Let’s face it, without our vibrant bar scene, West Hollywood would just not be West Hollywood.
Our bar scene is unlike any other in the state. It’s like California’s version of the Vegas Strip. Our great nightlife–centering around LGBT-oriented clubs—defines the city. It draws visitors by the droves and generates much appreciated revenue for our local businesses and city services.
So what’s the problem?
Too-frequent incidences of violent crime, assaults and high rates of night time vehicle and pedestrian crashes with deaths and serious injuries, not to mention DUIs, have put a damper on the fun, as some recent tragic incidents have demonstrated.
The good news is that there are efforts underway to begin to correct these challenges, and it’s about optimizing serving practices and creating awareness, not about shutting down bars, clubs, or restaurants. There are also things each of us can do as residents, visitors and bar patrons to not become targets of crime or other violence.
Let’s look at some relevant numbers regarding West Hollywood, alcohol, and public safety:
● West Hollywood ranks #3 in alcohol-related vehicle motor crashes, of all cities in LA County (County of Los Angeles Public Health report, “Reducing Alcohol-Related Harms in Los Angeles County,” March 2011)
● West Hollywood is in the top quarter of LA County cities for its rate of alcohol-related violent crime (Source: March 2011 County of Los Angeles Public Health report, “Reducing Alcohol-Related Harms in Los Angeles County”)
● A majority of sexual assault incidents in the city are alcohol-related and involving nightclubs and/or bars (West Hollywood Department of Public Safety, March 2013)
So am I arguing that WeHo go dry? Hardly. In fact, the problem seems to be related not so much to light or moderate drinking, but to dangerously heavy consumption.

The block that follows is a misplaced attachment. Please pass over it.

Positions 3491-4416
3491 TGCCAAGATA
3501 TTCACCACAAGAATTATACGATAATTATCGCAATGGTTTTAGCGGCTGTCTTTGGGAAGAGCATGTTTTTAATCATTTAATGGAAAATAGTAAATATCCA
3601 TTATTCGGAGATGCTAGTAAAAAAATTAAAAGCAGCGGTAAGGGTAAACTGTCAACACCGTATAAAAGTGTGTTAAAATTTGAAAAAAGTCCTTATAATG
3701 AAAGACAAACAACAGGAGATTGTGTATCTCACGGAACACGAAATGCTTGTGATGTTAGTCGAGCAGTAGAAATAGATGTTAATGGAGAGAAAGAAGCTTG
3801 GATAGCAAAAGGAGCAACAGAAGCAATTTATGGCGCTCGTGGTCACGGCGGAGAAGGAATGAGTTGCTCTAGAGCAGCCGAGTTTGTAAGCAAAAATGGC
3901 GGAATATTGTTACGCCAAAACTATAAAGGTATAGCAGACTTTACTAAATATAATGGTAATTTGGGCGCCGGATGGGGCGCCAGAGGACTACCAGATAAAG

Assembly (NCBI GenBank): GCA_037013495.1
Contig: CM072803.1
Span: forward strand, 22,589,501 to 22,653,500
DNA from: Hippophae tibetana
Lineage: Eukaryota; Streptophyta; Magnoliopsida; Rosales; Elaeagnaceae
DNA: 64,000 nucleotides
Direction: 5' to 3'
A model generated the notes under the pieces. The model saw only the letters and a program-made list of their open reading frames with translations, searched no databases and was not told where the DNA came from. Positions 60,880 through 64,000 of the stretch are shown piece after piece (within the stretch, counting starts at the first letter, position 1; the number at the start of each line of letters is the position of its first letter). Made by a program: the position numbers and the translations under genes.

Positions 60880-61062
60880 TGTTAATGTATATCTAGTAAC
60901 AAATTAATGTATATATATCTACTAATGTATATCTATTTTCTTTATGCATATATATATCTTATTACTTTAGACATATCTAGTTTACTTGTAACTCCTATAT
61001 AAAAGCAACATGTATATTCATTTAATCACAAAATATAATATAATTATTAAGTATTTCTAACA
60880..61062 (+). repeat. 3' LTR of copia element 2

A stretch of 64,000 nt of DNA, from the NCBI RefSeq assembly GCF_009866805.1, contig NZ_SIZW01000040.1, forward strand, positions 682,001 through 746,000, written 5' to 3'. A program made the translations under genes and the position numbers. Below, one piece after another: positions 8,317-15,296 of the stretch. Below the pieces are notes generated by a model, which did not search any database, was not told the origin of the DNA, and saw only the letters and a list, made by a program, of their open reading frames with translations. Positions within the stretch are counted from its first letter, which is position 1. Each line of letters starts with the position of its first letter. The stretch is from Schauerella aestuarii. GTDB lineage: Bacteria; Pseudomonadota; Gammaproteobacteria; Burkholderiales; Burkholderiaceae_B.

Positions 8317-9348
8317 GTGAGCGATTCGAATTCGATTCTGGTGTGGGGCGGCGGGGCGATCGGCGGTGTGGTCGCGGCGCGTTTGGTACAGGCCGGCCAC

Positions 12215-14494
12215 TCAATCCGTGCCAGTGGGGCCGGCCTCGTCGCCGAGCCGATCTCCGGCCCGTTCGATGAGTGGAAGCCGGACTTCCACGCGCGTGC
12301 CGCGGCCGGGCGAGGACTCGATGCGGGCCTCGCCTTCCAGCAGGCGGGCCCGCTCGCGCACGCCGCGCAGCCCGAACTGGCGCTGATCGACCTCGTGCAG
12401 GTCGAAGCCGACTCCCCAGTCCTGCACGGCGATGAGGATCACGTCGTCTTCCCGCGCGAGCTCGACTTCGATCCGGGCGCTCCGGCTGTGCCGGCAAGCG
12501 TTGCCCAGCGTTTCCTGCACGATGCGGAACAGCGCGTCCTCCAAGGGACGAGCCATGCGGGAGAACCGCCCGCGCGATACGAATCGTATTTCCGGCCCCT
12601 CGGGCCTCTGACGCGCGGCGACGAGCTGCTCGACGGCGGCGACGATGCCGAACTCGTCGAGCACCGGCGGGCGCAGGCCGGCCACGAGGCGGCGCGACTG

National research hints that the real problem may be excessive drinking. Excessive, or binge, drinking is a huge societal burden – not just here, but everywhere:
● In 70 percent of alcohol-impaired driving fatalities, at least one driver in the crash had a BAC (blood alcohol content) of 0.15 percent or higher (Zador, 1991).
● Drivers with a BAC of 0.15 or above were found to be 380 times more likely to be involved in a single-vehicle fatal crash, compared with drivers who have not consumed alcohol (Zador, 1991).
● Heavy alcohol consumption has been linked to sexual assault (National Institutes of Health).
The question is, how can we enjoy the nightlife of West Hollywood without the drunk driving, crashes and crime that often result?
To properly address this from a consumption standpoint, we must do so on several fronts—personal, professional, and community.
First, on the level of personal responsibility, we need to take responsibility for ourselves to not get SO drunk that we too easily become a victim of crime or injury such as violent assault, robbery or being hit by a car. I’ve been on a few ride-alongs with both Sheriff and Fire personnel on weekend nights, and I was astonished at the number of times we responded to a call at a bar or near a bar because of a person who was drinking so much that they became unresponsive, not to mention drunk fight calls.